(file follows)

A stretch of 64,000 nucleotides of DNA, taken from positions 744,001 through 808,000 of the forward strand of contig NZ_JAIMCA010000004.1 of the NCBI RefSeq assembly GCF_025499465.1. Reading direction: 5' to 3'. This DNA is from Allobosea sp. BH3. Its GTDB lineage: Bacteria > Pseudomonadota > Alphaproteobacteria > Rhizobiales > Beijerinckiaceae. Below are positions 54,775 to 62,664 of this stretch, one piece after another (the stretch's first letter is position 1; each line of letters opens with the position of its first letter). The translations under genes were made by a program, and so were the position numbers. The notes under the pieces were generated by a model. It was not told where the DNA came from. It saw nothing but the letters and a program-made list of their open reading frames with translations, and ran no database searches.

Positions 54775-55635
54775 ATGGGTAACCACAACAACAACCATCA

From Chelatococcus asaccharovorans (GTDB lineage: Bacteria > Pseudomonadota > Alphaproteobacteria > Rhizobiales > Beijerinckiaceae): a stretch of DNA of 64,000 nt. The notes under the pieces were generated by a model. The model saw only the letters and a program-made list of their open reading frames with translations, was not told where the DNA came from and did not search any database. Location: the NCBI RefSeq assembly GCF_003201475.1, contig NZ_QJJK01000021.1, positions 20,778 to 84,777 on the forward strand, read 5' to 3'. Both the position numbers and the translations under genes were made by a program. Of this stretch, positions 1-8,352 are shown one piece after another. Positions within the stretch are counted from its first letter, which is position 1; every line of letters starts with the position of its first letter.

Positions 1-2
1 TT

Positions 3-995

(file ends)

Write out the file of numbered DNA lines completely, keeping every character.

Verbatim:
A stretch of 64,000 nucleotides of DNA, taken from positions 744,001 through 808,000 of the forward strand of contig NZ_JAIMCA010000004.1 of the NCBI RefSeq assembly GCF_025499465.1. Reading direction: 5' to 3'. This DNA is from Allobosea sp. BH3. Its GTDB lineage: Bacteria > Pseudomonadota > Alphaproteobacteria > Rhizobiales > Beijerinckiaceae. Below are positions 54,775 to 62,664 of this stretch, one piece after another (the stretch's first letter is position 1; each line of letters opens with the position of its first letter). The translations under genes were made by a program, and so were the position numbers. The notes under the pieces were generated by a model. It was not told where the DNA came from. It saw nothing but the letters and a program-made list of their open reading frames with translations, and ran no database searches.

Positions 54775-55635
54775 ATGGGTAACCACAACAACAACCATCA

From Chelatococcus asaccharovorans (GTDB lineage: Bacteria > Pseudomonadota > Alphaproteobacteria > Rhizobiales > Beijerinckiaceae): a stretch of DNA of 64,000 nt. The notes under the pieces were generated by a model. The model saw only the letters and a program-made list of their open reading frames with translations, was not told where the DNA came from and did not search any database. Location: the NCBI RefSeq assembly GCF_003201475.1, contig NZ_QJJK01000021.1, positions 20,778 to 84,777 on the forward strand, read 5' to 3'. Both the position numbers and the translations under genes were made by a program. Of this stretch, positions 1-8,352 are shown one piece after another. Positions within the stretch are counted from its first letter, which is position 1; every line of letters starts with the position of its first letter.

Positions 1-2
1 TT

Positions 3-995